Ben McLemore's 2012-13 season:
McLemore is your classic late bloomer. He didn't really gain national attention until late in his high school career when he transferred to play ball at Oak Hill Academy, and eventually moved from there to Christian Life Center in Humble, Texas. There he became a five-star recruit and eventually committed to Kansas. McLemore was deemed academically ineligible his freshman year, but earned the right to practice with the team in his 2nd semester.
He began to wow scouts during his 2012-13 campaign with his flawless shooting mechanics and elite athleticism. On January 9th, he scored 33 points on 12 shots from the field against the Iowa State Cyclones. In that game he knocked down a perfect 6-of-6 from three-point range. A month later, against the No. 10 ranked Kansas State Wildcats, McLemore dropped 30 points on 13 shots, going 6-of-10 from three. His best game came against West Virginia on March 2nd, where he scored 36 points on 12-of-15 shooting from the field, collecting seven rebounds, and dishing out four assists.
McLemore was a bit disappointing in the first two rounds of the NCAA Tournament, specifically against North Carolina, where he scored just 2 points and went 0-of-9 from the field. His last game, a loss against Michigan in the Sweet 16, was a nice bounce-back performance, as he dropped 20 and looked much more aggressive finding his shot.
McLemore's jump shot is as pure as you can get at the college level. There's no wasted motion. He jumps straight up-and-down, his elbow is always tucked in and he knocks down shots consistently as a spot up shooter. He has explosive athleticism, unmatched by anyone in the draft not named Victor Oladipo. He's unselfish, a very capable passer and had some nice passes out of the pick-and-roll this year. He doesn't get to the free-throw line as frequently as some would like but he knocks down 87 percent of those attempts. His game--and numbers-- remind me a lot of Washington Wizards guard Bradley Beal, when Beal was at Florida. McLemore's a little taller than Beal, but Beal is much more comfortable handling the rock.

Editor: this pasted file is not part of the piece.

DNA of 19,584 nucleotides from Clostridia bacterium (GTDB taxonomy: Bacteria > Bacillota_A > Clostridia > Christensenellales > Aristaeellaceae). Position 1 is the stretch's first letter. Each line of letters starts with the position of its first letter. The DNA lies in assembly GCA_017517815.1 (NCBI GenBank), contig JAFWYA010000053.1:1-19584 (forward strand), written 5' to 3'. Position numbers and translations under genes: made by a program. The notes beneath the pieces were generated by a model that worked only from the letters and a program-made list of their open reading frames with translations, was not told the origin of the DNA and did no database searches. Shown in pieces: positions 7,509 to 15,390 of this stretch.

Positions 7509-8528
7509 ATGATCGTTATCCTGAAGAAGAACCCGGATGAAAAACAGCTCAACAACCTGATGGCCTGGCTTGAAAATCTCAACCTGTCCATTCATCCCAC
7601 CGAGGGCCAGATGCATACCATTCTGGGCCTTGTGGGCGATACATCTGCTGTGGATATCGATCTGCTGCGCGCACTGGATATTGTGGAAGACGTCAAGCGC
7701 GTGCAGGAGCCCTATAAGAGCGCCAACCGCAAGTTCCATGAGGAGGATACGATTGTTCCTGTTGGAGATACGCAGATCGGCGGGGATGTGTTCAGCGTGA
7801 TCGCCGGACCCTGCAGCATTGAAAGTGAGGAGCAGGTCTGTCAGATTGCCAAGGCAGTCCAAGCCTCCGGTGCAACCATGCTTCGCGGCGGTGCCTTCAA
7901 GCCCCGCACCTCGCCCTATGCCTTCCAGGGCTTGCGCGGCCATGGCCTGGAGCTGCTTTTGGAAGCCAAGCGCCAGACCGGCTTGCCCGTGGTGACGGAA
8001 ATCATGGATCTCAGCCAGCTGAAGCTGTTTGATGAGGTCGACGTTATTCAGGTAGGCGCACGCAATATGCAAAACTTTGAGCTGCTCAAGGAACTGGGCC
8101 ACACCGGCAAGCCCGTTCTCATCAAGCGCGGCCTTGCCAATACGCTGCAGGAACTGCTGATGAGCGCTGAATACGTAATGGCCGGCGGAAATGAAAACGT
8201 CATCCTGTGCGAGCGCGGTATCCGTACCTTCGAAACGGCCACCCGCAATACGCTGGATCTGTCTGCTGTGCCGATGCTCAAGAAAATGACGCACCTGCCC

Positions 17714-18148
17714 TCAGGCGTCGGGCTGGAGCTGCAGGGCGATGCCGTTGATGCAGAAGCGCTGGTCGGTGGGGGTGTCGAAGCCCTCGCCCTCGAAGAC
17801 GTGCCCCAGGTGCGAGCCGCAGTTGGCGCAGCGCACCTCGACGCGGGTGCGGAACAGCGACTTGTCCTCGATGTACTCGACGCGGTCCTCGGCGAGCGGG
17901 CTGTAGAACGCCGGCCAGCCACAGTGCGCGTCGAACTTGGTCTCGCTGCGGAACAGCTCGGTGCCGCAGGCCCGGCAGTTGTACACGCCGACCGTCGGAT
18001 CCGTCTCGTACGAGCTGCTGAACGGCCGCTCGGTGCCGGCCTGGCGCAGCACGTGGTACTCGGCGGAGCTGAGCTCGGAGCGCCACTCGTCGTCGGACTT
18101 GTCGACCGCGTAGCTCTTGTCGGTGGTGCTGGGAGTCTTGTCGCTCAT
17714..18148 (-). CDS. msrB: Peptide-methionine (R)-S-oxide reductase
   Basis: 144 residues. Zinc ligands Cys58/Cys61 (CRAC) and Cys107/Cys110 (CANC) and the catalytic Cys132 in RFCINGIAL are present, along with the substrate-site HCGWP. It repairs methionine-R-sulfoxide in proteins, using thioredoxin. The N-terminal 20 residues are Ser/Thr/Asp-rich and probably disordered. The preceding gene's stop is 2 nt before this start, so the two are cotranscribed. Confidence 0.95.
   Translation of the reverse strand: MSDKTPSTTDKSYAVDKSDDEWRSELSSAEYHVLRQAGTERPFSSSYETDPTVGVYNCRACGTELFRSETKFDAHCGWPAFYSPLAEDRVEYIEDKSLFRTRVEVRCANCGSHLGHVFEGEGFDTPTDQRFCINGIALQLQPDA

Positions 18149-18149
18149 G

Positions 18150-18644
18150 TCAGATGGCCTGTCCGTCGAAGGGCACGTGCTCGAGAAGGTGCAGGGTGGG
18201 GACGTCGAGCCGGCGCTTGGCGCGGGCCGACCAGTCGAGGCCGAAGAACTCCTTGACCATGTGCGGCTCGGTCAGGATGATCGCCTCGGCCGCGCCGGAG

Some people have wondered whether McLemore can be a No. 1 option in the NBA. They say that McLemore, at times, looked disinterested in games this season. He also struggled shooting off the dribble and I can't recall one time where he looked comfortable finishing with his left hand. He had the problem of making a good move to the basket, then relying on his right hand which gave the defense a chance to challenge the shot.
He also had his issues on defense: he lacked discipline keeping his man in front of him, his closeouts were often sloppy and he would get caught ball-watching when playing off the ball. But he did show defensive promise, too. When he was locked in, he really caused problems for opponents, utilizing his 6'7 wingspan and elite athleticism.
Critics really wanted McLemore to dominate every game, which he didn't. I don't think it's because he was disinterested, more-so because he's an unselfish guard who doesn't look to force things. He played within the system and showed good shot selection which explains why his TrueShooting% was so high (63.3).
What McLemore is going to need in the NBA--much like Beal needed--is a point guard who can create open looks for him. McLemore can space the floor and murder teams in transition. In time, I think he can become an excellent 3-and-D type player that general managers covet.
How does he fit in with the Magic?:
With Nikola Vucevic at center, Tobias Harris at power forward and Moe Harkless at small forward, it's only natural to assume that McLemore would be become the shooting guard of the future, leaving only the point guard spot unoccupied by young talent. Drafting McLemore would mean that Rob Hennigan already sees a point guard of the future--most likely--in the 2014 draft class. There will be a couple point guards in the lottery next year, so that train of thought makes sense.
Jacque Vaughn has showed a willingness to develop his young players, so McLemore would assume responsibilities right away. He'd probably sit behind Arron Afflalo for parts of his rookie year, but I imagine Vaughn would find ways to get both guards on the floor at the same time, much like he did with J.J. Redick this past year. Orlando was one of the worst 3-point shooting teams in the NBA last year and McLemore would be able to help there immediately.